I don’t know how long it will take for the effects of CPAP to become apparent. It would seem to me that getting used to wearing a mask when sleeping might need a little time, and that the early disturbed nights might limit the benefit to some extent. Hmm.. On the other hand, I often wear a blindfold, and have used ear-plugs at need. Once asleep, they don’t wake me up, so why should a CPAP mask? Hmm. More questions, but time will tell.
Since quitting Amitriptyline for ever I have been lucky enough to avoid migraines. I cannot really account for this, unless 400Mg of Vitamin B2 each day is working rather better than I suspected it might. There has probably been enough stress for one, as are still house-hunting. Moreover, I have joined the Wells Cathedral Voluntary Choir, which involved an audition. Under a bad star, this would probably have been enough to land me in bed for two days with a migraine! So far, so good.
On the apnoea front I am counting the days to having a mask to try. I am well aware that wishing one’s time away in hope is a silly way to carry on; nevertheless, I am. I am also conscious of the curious hinterland one encounters when diagnosed with a condition – it is very easy to feel that my daily fatigue has now been legitimised – as reason, as excuse. I wrestle with this, as I suppose I have been wrestling with tiredness for some time now. I refuse to curl up and do nothing but sleep, yet know that a normal person’s daily activity is, effectively, beyond me: certainly for any sustained period. I am also mindful of Seneca’s promptings that one has no reason to have to feel like doing anything in order to do it, so sometimes I flog on regardless. I am aware sometimes that detailed or risky work is beyond me, having broken things or hurt myself in the past when trying.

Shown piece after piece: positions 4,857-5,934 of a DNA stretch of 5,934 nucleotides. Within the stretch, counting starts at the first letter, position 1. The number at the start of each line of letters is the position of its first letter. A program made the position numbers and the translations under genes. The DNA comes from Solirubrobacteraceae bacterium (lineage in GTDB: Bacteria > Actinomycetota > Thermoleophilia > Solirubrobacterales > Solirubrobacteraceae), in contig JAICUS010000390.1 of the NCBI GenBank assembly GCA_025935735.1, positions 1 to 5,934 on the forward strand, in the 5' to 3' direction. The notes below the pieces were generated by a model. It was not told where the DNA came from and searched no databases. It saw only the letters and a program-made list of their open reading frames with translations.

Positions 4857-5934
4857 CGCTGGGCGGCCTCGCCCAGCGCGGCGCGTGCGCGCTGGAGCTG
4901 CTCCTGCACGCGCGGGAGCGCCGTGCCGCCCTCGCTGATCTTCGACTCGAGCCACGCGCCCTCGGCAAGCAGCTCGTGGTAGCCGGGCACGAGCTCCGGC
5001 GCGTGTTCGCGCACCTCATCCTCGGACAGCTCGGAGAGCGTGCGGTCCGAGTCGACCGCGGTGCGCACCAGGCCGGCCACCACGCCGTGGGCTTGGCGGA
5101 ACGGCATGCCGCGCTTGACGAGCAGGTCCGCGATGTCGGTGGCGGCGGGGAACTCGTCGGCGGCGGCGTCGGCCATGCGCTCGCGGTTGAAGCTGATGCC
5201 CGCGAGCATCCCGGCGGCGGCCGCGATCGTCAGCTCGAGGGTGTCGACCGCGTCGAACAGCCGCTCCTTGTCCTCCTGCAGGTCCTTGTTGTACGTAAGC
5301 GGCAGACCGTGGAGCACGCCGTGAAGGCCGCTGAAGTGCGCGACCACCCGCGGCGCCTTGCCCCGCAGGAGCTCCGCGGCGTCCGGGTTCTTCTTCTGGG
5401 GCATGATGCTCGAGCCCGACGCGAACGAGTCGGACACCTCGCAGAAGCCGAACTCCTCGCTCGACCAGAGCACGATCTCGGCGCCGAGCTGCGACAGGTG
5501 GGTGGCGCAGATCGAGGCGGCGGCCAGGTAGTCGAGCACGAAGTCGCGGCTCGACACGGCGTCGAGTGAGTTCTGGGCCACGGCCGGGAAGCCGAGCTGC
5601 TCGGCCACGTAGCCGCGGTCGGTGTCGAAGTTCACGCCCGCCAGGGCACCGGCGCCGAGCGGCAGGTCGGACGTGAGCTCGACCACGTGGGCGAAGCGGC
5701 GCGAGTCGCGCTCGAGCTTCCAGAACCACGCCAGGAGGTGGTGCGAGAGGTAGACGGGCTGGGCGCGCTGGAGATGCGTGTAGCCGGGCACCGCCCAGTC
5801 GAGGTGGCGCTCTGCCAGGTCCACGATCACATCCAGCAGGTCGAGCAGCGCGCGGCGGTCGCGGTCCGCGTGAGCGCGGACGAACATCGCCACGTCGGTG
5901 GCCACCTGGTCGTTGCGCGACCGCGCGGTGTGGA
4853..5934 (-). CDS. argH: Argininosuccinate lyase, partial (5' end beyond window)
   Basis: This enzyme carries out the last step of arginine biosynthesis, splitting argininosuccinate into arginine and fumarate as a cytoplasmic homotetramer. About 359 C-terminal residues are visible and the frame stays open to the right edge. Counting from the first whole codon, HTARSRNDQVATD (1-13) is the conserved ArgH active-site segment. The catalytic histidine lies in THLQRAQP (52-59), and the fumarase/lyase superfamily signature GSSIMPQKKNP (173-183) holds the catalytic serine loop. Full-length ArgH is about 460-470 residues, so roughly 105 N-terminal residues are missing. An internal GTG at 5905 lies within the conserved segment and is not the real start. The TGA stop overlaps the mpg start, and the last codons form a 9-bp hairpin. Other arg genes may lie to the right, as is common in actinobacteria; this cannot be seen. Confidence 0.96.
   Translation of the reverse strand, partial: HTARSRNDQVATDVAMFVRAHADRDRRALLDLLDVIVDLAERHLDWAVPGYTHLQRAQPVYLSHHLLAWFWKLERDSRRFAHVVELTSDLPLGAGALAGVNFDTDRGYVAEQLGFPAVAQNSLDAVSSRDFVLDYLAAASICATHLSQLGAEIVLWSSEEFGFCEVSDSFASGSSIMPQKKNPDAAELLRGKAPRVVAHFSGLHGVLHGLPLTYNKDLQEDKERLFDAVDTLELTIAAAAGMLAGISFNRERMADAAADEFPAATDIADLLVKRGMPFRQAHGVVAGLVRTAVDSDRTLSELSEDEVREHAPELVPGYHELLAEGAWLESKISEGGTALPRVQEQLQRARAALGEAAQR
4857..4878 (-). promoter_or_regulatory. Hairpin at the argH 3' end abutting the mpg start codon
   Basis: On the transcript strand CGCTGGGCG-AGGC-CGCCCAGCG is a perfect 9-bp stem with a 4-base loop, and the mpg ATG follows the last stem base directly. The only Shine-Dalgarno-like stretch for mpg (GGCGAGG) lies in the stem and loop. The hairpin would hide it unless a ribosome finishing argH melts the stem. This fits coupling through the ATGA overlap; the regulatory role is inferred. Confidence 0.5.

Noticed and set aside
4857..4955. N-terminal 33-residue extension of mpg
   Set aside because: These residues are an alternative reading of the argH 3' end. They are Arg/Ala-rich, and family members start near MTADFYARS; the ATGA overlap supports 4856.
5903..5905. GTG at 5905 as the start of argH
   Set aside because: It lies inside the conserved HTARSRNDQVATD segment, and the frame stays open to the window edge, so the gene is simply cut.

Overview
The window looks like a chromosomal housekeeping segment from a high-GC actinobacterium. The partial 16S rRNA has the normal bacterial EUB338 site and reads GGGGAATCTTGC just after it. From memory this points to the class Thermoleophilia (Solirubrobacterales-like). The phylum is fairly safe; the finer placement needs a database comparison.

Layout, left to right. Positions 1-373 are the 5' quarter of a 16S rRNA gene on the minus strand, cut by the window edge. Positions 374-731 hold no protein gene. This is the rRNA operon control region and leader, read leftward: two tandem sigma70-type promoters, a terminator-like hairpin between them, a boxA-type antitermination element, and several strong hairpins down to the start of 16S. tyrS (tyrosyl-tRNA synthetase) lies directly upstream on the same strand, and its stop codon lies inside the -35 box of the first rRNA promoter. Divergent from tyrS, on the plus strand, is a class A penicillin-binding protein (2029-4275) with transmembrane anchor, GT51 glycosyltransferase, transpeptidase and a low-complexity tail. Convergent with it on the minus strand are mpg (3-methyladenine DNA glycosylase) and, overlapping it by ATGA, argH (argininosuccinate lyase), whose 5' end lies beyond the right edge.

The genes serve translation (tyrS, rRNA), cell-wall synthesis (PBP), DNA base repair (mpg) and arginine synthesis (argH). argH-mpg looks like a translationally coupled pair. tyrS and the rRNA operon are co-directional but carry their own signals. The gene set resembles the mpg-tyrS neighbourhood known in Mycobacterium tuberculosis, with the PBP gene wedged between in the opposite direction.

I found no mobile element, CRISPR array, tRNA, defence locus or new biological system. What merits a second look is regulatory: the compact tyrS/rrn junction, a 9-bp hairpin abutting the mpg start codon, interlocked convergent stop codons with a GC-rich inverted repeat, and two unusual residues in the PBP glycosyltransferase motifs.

The first anniversary of these scribblings looms, I think. I started this at Claire’s suggestion as a way of exploring post-stroke fatigue in hopes of better understanding the causes. The journey has encompassed various complaints and illuminating moments regarding migraine and other tales of woe. It has helped me. One or two kind folk have noted that they have had some use or encouragement, but sometimes it feels like a cross between Facebook narcissism and a retired man moaning about his luck from an online park bench! Either way, thank you for reading and sharing my news.
Now, where was I – ah, yes, now only 14 sleeps from CPAP day! Well, 13-and-a-half, as it is now 02:21 – pain from trapped nerve drive me out of bed in search of painkillers and relief. Moan, moan, moan…